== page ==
Up, down, up, down, up.
My usual advice regarding the stock market: ignore it. The bitter truth about the stock market is that is has virtually nothing to do with the real economy of people trying to earn a living so as to keep food on the table and a roof over their heads. The markets may affect the sales of Louis Vuitton accessories and all the crap indispensable for accessorizing those accessories, but sales of rice, beans, and gasoline will stay fairly constant.
Granted, it's hard to ignore the market if you're trying to eke out the final few years of your life of thankless labor on the proceeds of a 401k — but equally needless to say, anything you try to do now will be much too little, much too late.
Forget the "confidence fairy." Forget all the conjecture about the impact of this, that, or the other barf-out of the latest "economic data." It doesn't take an economist to figure out that things are, in a manner of speaking, fucked up — and you don't have to be an economist to recognize that your personal investment in the stock market amounts to chicken shit by comparison with the investments of banks, hedge funds, and similar corporate straw men for the plutocrats.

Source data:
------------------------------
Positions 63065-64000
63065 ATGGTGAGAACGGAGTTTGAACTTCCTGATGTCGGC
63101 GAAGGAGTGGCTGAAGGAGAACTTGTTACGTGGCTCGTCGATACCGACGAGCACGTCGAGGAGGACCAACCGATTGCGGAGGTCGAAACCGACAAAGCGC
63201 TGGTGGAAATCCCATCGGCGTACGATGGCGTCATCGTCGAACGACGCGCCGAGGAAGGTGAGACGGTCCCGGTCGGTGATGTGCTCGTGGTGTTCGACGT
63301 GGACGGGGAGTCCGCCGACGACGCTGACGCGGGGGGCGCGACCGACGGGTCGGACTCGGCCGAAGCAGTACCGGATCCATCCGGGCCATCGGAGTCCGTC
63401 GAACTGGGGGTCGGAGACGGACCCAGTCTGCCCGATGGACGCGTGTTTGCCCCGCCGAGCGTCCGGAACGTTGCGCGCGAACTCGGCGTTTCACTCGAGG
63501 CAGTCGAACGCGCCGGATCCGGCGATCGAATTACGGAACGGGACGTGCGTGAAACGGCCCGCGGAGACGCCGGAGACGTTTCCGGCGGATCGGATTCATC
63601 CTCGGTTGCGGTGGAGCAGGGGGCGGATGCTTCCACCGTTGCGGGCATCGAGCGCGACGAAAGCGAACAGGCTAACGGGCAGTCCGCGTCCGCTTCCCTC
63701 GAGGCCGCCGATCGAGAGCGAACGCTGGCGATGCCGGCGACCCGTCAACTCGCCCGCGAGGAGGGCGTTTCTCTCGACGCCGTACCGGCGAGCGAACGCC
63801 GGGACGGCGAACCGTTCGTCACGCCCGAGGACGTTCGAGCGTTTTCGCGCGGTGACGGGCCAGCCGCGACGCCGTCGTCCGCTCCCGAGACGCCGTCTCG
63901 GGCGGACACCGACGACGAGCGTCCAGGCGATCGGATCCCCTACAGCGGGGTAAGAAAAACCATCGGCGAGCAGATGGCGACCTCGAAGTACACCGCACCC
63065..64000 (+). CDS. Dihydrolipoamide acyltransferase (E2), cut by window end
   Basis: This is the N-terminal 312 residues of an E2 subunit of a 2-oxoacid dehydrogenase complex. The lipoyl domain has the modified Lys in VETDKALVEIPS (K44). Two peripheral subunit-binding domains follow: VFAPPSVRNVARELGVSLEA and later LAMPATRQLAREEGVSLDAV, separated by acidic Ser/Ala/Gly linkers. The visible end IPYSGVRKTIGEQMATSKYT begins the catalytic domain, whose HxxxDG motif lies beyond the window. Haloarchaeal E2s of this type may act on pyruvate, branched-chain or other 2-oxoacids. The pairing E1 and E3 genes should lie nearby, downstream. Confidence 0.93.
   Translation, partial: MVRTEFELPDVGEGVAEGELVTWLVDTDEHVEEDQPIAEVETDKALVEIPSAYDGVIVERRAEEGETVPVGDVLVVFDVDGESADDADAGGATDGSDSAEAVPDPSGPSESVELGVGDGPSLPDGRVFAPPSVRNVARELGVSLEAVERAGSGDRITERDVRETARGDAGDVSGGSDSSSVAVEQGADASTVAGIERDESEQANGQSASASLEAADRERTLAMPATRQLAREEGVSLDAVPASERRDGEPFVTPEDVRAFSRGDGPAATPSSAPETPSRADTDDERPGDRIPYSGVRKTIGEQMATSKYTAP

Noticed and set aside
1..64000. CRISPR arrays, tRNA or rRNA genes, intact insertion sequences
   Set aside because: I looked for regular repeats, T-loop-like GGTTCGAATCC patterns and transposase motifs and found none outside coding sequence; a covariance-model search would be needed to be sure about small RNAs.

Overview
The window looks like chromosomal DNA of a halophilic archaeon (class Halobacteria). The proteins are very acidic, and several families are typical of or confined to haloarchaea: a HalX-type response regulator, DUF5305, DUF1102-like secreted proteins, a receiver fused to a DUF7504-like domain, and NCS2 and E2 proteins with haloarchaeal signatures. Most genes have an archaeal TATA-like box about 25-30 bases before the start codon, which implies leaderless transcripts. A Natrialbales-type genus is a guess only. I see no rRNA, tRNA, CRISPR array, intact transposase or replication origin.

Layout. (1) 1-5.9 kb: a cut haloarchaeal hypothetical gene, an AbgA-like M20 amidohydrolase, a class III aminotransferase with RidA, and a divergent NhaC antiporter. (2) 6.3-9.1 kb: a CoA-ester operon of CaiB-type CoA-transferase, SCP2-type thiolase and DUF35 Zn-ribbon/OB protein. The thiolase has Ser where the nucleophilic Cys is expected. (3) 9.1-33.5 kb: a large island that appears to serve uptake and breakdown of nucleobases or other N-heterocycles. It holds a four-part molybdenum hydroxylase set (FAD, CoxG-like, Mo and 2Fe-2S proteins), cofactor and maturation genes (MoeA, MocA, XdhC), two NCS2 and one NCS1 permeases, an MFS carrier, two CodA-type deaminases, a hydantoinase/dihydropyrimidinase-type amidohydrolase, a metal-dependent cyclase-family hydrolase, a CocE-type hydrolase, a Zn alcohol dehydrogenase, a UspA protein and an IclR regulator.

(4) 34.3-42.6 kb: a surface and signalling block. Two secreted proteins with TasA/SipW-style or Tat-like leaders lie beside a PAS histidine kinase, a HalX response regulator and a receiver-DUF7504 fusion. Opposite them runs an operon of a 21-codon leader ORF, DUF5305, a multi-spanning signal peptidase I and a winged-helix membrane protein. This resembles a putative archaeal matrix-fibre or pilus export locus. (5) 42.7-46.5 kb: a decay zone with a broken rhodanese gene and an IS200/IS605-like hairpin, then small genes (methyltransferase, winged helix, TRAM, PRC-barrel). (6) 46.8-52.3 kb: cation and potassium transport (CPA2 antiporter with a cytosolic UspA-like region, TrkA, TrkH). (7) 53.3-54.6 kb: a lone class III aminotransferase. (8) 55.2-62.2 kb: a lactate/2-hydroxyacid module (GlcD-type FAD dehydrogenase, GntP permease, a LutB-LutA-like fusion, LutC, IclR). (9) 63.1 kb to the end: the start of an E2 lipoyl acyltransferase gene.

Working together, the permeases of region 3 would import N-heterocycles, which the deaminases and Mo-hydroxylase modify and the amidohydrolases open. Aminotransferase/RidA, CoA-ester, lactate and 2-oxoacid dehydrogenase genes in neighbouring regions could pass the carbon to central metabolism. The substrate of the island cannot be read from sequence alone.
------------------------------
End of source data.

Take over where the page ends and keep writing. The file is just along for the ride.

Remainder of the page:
And, no, it NEVER "trickles down."
So what's with the volatility? Okay, there are assholes out there trading for their own accounts, and some of them must be dumb enough to panic when others seem to be panicky and to buy high in bursts of irrational enthusiasm only to see their investments droop like a certain national leader's limp dick. How much can that explain, though, when a great majority of the buying and selling is institutional, and when most of that institutional buying and selling is program trading?
Who has the best algorithm today? Who is the fewest microseconds distant from today's Biggest Board? I'm just guessing that it's not your retirement fund, so how you're doing amounts, pretty much, to pure chance. Just bear in mind, though, that there's a great deal of money to be made in volatile markets — and that somebody is making it.